How do I know if I need to take my child to a psychologist?

Being a parent of young children is often challenging, particularly for first-time parents. There are many moments of joy and sheer delight and many “I have no idea what I’m doing!” or “Am I doing the right thing?” moments. All children (and sometimes adults) have mood swings, defiant behavior at times, and test boundaries. They may also face issues such as separation from parents (when starting kindergarten or school), separation of parents, or bullying. They may experience feelings of stress, worry, anxiety, sadness or anger. These are normal feelings we all experience from time to time. It may be hard to gauge if your child can work through their obstacles, challenges and feelings on their own, or if they need the help of a professional. You may consider making an appointment with a child psychologist if you notice any of the following red flags:

His behaviour has become aggressive and defiant: children will often act up when they are unable to express, explain or control their emotions. Sometimes the best idea they have is to act aggressively, and sometimes their extreme and sudden onset of defiant behavior is a red flag indicating they are feeling stressed and do not have the capacity to deal with the complexity of their emotions.

She is not sleeping well lately and her appetite has changed: If you have noticed a change in your child’s sleeping habits, such as difficulty falling asleep or waking during the night, bad dreams, and a significant increase or decrease in appetite it may be a sign something is worrying your child.

He has withdrawn and does not want to spend time with others: if your normally social child, is avoiding friends, or finding it difficult to make friends, it may be a sign of bullying, low self-esteem or social anxiety.

She just seems sad: Children have bouts of sadness, worry or anxiety but if it seems extreme, and is interfering with her day-to-day life, then it may be a sign of depression, anxiety, low self-worth or feelings of isolation.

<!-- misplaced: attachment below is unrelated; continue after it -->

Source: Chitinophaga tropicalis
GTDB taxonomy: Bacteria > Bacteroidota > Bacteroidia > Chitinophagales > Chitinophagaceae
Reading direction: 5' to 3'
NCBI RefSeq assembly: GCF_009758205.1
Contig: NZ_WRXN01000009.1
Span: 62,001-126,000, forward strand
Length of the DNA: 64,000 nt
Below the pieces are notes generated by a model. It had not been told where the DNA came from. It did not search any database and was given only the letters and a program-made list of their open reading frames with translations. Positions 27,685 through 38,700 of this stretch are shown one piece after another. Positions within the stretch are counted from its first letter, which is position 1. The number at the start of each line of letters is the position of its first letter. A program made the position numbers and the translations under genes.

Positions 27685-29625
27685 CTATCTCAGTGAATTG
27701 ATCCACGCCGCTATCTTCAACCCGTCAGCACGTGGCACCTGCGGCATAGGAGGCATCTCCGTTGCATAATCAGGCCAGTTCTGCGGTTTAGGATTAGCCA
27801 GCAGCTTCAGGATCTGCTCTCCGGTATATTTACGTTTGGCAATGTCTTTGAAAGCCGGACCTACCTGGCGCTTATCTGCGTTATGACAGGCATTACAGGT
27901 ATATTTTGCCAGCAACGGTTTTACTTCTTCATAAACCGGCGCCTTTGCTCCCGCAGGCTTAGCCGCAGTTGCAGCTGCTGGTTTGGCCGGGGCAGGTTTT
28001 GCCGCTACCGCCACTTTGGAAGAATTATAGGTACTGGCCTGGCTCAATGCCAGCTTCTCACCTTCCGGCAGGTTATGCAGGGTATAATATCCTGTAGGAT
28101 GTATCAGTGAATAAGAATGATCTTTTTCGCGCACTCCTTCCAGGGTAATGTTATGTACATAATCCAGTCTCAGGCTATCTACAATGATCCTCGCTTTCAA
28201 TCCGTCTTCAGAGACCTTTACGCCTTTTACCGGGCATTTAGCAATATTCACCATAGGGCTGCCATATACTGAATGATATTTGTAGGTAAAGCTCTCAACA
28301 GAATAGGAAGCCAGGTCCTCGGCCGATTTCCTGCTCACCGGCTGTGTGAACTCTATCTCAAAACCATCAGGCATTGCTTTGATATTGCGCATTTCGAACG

He suddenly has separation anxiety: Some separation anxiety is normal. Children will initially feel nervous about starting childcare, kindergarten or school. However, if your child is not usually teary or anxious about you leaving, and this has developed recently, it may be indicative of feelings of insecurities, abandonment or loneliness.  Read another blog of mine on Separation Anxiety.

You may find it helpful to discuss your concerns with other people, such as other parents, family members or your child’s teacher to find out if they have noticed any of the red flags or unusual behaviour. You may find their observations, advice and opinions helpful, but at the end of the day, you know your child best and are best attuned to your child and their needs. Trust your “parent’s intuition”.

Your child’s behavior and emotions impact on the family unit as a whole.  At Attuned Psychology we have child psychologists to assist with management of children’s emotional and behavioural concerns to help your child. We work with you and your child to develop a plan and therapy goals to ensure the best therapeutic outcome for your child and your family.

Rachel Ielasi, Psychologist

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